How many different sets of numbers with at least four members can you find in the numbers in this box?

There are ten children in Becky's group. Can you find a set of numbers for each of them? Are there any other sets?

When Charlie asked his grandmother how old she is, he didn't get a straightforward reply! Can you work out how old she is?

"Ip dip sky blue! Who's 'it'? It's you!" Where would you position yourself so that you are 'it' if there are two players? Three players ...?

48 is called an abundant number because it is less than the sum of its factors (without itself). Can you find some more abundant numbers?

If we had 16 light bars which digital numbers could we make? How will you know you've found them all?

In a Magic Square all the rows, columns and diagonals add to the 'Magic Constant'. How would you change the magic constant of this square?

Suppose we allow ourselves to use three numbers less than 10 and multiply them together. How many different products can you find? How do you know you've got them all?

I like to walk along the cracks of the paving stones, but not the outside edge of the path itself. How many different routes can you find for me to take?

Investigate the numbers that come up on a die as you roll it in the direction of north, south, east and west, without going over the path it's already made.

This challenge asks you to investigate the total number of cards that would be sent if four children send one to all three others. How many would be sent if there were five children? Six?

When newspaper pages get separated at home we have to try to sort them out and get things in the correct order. How many ways can we arrange these pages so that the numbering may be different?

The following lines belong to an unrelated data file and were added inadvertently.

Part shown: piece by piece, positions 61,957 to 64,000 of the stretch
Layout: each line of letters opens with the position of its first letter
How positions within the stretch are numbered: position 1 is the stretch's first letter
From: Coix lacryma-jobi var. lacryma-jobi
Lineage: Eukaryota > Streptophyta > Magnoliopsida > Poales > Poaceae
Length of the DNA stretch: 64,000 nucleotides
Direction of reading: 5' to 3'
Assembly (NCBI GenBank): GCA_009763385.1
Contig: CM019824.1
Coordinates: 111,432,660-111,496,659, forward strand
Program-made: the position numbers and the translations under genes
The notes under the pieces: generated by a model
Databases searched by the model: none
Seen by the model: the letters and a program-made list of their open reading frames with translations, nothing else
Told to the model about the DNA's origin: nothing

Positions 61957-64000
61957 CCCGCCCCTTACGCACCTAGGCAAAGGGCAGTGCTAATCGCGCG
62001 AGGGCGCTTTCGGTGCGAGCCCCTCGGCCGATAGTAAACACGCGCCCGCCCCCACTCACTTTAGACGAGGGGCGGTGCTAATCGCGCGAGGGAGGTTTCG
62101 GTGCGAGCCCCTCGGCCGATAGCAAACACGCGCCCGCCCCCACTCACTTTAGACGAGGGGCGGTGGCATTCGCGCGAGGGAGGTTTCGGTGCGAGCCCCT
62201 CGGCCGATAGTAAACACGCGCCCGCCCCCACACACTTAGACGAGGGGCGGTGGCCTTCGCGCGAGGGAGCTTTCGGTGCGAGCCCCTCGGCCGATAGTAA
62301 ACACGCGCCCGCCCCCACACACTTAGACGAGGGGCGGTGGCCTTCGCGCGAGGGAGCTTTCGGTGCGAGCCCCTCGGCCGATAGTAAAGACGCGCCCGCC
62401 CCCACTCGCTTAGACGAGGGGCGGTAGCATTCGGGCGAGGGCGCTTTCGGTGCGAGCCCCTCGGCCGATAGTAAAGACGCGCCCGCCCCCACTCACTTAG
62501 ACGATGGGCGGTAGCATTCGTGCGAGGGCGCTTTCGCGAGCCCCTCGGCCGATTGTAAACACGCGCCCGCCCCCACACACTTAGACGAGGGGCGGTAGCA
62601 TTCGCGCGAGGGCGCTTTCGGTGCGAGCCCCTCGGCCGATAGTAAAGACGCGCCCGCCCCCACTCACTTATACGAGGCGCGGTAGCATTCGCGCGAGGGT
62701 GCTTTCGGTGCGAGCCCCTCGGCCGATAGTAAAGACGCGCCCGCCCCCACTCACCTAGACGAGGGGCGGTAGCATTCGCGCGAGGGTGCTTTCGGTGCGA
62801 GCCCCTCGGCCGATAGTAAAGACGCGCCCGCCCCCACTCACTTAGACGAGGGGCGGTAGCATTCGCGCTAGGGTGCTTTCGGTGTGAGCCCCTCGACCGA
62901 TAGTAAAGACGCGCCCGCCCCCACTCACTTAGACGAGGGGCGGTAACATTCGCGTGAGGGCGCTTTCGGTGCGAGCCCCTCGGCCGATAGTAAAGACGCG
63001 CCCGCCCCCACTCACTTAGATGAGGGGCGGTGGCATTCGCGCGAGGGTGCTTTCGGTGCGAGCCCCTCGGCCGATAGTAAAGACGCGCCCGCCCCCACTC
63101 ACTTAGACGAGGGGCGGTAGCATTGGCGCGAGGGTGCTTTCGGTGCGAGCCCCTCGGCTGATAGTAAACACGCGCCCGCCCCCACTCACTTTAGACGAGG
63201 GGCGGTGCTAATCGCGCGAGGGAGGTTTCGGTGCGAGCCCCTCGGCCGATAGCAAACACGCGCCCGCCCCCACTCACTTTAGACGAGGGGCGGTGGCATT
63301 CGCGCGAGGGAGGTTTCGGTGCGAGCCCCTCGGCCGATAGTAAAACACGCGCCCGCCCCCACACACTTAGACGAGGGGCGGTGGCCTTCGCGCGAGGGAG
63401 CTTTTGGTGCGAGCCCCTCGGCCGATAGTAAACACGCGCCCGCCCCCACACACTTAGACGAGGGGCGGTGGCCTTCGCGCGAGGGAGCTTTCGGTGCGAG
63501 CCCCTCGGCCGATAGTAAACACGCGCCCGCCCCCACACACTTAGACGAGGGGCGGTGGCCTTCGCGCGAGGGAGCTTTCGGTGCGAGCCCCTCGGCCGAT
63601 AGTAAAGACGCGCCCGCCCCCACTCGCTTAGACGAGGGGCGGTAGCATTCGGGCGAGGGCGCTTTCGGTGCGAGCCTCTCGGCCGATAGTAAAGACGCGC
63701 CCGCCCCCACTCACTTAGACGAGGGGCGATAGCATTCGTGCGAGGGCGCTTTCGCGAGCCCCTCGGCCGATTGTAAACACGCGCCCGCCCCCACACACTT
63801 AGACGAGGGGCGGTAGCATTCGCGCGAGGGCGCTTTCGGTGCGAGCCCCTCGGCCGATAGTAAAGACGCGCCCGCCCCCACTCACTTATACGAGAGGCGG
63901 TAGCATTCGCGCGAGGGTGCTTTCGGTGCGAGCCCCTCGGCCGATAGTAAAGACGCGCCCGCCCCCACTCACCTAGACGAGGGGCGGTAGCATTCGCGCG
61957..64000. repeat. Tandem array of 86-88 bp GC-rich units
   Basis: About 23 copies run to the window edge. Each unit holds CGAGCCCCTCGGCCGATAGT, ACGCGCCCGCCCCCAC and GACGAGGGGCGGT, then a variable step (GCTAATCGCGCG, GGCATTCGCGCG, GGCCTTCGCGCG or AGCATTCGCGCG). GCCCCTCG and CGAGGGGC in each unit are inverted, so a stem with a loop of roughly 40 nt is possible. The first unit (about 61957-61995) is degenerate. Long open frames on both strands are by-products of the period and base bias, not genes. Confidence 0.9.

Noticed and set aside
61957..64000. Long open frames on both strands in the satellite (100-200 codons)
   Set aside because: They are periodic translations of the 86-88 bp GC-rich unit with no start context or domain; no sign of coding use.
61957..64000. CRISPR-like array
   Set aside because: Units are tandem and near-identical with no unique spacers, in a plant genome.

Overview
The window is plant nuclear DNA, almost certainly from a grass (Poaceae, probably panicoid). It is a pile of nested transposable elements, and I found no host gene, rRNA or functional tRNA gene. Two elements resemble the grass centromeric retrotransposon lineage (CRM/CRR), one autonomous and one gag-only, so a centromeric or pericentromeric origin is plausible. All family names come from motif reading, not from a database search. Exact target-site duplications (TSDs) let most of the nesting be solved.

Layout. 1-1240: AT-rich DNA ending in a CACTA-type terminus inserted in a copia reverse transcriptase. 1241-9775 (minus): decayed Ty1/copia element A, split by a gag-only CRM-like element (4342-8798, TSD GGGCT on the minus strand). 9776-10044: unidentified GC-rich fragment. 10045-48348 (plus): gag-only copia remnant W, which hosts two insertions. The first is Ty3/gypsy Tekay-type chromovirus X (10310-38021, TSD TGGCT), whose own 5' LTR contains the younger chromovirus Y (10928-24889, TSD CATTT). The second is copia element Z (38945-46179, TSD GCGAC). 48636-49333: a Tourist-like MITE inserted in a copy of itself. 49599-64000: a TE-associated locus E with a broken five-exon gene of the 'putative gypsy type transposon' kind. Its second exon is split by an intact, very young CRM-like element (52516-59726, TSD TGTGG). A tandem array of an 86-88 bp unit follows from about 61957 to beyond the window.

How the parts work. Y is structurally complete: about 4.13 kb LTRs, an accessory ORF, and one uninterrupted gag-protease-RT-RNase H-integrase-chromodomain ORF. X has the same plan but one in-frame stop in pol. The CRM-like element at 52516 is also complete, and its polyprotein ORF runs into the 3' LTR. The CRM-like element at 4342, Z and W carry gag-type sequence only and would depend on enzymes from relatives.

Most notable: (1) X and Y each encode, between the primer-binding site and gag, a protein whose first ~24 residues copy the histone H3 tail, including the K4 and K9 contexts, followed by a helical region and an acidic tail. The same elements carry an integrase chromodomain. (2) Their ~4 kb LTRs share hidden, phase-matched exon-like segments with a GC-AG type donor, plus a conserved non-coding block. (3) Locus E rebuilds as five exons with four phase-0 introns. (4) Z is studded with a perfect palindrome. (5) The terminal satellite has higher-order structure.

EWWNP means Exploring Wild and Wonderful Number Patterns Created by Yourself! Investigate what happens if we create number patterns using some simple rules.

This challenge encourages you to explore dividing a three-digit number by a single-digit number.

Bernard Bagnall describes how to get more out of some favourite NRICH investigations.

How many different shaped boxes can you design for 36 sweets in one layer? Can you arrange the sweets so that no sweets of the same colour are next to each other in any direction?

In my local town there are three supermarkets which each has a special deal on some products. If you bought all your shopping in one shop, where would be the cheapest?

In how many ways can you stack these rods, following the rules?

In this investigation we are going to count the number of 1s, 2s, 3s etc in numbers. Can you predict what will happen?

Take a look at these data collected by children in 1986 as part of the Domesday Project. What do they tell you? What do you think about the way they are presented?

Why does the tower look a different size in each of these pictures?

Explore Alex's number plumber. What questions would you like to ask? What do you think is happening to the numbers?

What happens when you add the digits of a number then multiply the result by 2 and you keep doing this? You could try for different numbers and different rules.

Can you find out how the 6-triangle shape is transformed in these tessellations? Will the tessellations go on for ever? Why or why not?

How many shapes can you build from three red and two green cubes? Can you use what you've found out to predict the number for four red and two green?